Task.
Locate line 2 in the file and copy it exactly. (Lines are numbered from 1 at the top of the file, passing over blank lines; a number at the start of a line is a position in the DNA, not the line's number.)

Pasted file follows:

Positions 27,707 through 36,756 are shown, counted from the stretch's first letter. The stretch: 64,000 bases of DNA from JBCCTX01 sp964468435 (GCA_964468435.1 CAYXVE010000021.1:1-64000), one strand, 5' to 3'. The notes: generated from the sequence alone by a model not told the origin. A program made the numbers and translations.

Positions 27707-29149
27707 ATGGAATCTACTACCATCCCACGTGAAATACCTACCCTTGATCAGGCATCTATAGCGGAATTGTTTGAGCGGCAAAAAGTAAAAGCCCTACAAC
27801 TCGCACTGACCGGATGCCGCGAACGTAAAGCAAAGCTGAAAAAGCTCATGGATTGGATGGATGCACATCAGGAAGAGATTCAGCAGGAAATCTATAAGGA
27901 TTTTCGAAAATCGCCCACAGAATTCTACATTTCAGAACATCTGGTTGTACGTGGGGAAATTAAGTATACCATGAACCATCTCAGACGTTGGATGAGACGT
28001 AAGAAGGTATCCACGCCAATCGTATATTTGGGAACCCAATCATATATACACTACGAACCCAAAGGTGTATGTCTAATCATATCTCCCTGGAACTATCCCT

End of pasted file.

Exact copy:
Positions 27707-29149